East Grand Fire board candidate Q&A: As wildfire danger grows due to climate change impacts, plus human intervention, how will East Grand Fire prepare for these issues?
For Sky-Hi News
In addressing future needs, I see our organization continuing to develop partnerships which allow us to create mitigation solutions to lessen the effects of wildfire spread into inhabited areas (urban interface). If you have open space adjacent to a community, I believe we should facilitate communications between the stakeholders to allow vegetation treatments (like mowing to create a buffer) which slow the rate of wildfire’s spread to residential properties. You can do all the recommended treatments to your property, but if you live next to an undeveloped lot with all its beetle-kill fuel load, what can you do? Then sometimes the culprit is a governmental entity. Boulder County, steward of the open space adjacent to the enclave community in Louisville, told homeowners to cease and desist mowing operations on open space that they had historically treated to maintain a buffer. As a result, the enclave became involved in a conflagration from the Marshall Fire and could not be contained. I close by asking for the favor of your vote, and would be humbled to serve as your representative on the East Grand Fire District Board of Directors for another term. — Stephen Loo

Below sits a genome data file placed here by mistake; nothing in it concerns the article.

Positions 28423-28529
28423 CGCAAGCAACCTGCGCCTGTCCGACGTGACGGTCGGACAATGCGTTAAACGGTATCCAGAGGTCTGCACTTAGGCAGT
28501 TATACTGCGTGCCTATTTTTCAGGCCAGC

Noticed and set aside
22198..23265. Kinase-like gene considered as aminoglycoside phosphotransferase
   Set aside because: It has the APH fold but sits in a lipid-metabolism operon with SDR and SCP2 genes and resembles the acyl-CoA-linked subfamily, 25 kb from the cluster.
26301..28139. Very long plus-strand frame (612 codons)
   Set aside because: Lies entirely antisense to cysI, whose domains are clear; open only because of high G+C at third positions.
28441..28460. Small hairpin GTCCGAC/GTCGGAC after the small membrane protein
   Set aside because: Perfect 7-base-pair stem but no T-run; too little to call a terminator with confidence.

Colorado has experienced record breaking and devastating wildland fires. Our firefighters saw a career’s worth of fire in 24 hours during the East Troublesome Fire. We saw first-hand how important mitigation efforts are. We will continue to partner with agencies to provide home owners with advice, assistance with driveway labeling, and wildfire mitigation efforts. As East Grand Fire plans for our future, we become a seamless organization that most people never have to utilize, but is there for them on their worst day. — Garth Hein
To prepare for increased fire danger, we need to emphasize training with the firefighters as to how best to be able to help each other. Also, to help the community understand the impact our daily lives have on our local environment. — Rachel Hoyhtya
Editor’s Note: This is the fifth part of a six-part series about the East Grand Fire Protection District’s board election.
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